Effect of mass transfer on the removal of caffeine from green tea by supercritical carbon dioxide
Author: Hyong Seok Park and Hyung-Kyoon Choi and Sung Jun Lee and Kwon Woo Park and Sung-Gil Choi and Kyoung Heon Kim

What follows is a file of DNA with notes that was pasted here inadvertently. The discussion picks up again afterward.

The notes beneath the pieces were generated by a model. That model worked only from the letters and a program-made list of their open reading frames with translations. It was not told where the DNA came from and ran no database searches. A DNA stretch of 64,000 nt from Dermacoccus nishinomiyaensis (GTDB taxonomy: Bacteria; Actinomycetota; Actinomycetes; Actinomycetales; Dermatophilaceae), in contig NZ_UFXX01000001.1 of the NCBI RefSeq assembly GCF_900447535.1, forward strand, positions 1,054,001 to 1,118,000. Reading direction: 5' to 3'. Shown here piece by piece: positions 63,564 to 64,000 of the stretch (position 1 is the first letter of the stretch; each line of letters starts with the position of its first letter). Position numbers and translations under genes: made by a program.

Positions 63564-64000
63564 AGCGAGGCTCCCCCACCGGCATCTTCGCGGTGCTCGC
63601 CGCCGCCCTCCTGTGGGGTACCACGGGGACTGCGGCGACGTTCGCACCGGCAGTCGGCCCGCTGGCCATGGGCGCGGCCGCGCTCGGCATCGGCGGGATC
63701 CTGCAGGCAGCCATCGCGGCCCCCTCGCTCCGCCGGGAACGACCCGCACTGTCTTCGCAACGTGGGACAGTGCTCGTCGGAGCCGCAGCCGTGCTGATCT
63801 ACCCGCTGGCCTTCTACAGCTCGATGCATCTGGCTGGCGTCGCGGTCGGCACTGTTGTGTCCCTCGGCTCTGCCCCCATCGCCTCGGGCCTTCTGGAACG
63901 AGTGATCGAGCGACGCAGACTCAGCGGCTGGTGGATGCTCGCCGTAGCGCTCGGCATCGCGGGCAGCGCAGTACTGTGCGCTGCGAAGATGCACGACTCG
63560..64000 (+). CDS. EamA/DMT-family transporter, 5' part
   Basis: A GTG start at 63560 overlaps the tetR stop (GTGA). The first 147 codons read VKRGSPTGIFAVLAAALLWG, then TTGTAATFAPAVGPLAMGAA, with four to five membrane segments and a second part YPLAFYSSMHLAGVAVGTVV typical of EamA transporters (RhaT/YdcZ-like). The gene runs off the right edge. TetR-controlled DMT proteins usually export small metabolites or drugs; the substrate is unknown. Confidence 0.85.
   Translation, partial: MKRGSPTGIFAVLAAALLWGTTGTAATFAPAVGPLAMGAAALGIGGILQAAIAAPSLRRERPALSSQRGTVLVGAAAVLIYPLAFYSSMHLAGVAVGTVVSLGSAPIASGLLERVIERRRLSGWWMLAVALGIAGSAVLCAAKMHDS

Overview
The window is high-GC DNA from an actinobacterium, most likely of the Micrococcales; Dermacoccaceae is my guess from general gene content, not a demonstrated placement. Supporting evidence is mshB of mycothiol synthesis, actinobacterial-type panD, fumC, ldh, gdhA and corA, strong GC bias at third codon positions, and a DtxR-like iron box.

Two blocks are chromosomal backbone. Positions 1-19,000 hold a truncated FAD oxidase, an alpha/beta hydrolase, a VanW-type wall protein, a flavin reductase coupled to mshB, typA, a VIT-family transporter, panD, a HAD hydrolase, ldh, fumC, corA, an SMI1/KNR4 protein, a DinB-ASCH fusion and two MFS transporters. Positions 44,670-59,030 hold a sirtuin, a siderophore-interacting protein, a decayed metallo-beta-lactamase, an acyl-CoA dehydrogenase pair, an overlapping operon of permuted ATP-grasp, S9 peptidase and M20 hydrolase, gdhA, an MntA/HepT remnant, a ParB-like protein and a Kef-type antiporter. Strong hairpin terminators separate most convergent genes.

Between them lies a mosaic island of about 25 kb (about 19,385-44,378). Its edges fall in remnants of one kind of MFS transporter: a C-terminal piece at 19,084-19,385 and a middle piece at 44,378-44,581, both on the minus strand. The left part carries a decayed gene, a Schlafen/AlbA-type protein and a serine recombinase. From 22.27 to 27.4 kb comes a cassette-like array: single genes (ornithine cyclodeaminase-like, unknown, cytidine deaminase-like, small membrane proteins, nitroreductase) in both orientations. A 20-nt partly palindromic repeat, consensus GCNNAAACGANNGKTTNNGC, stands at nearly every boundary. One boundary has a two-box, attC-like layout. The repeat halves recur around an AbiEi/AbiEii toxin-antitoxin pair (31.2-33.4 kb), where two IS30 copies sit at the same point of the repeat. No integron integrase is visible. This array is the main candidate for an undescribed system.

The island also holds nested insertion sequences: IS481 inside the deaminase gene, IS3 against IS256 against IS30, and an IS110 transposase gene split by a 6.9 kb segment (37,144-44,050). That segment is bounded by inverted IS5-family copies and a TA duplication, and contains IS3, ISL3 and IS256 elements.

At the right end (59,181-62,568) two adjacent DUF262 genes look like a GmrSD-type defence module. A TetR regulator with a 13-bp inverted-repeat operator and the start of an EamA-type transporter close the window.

To remove caffeine from green tea, supercritical CO2 (SC-CO2) extraction using 95% (v/v) ethanol as a modifier was carried out on a laboratory scale in the ranges of 150–300 bar and 50–80 °C. The extraction yield of caffeine and catechins including epigallocatechin gallate (EGCG) increased with an increase in temperature at a constant pressure, and also increased with increasing pressure at a fixed temperature. When the CO2 mass flow rate increased, the total extraction yield of caffeine and catechins also increased, but the extraction efficiency of CO2, which was determined by the amount of the solutes extracted per amount of CO2 used, decreased, possibly due to the negligible effect of external mass transfer resistance around green tea particles and the reduced contact time for SC-CO2 and green tea. The reduction of green tea particle size by grinding also resulted in the enhanced extraction of caffeine and catechins, which indicates the larger particle size yielded the slower extraction rate. These results gave rise to the conclusion that internal mass transfer resistance is predominant over the external mass transfer resistance in the extraction of green tea by SC-CO2 like other herbaceous materials. In addition to the extraction of caffeine, the substantial amount of catechins was also found to be extracted during the decaffeination processes.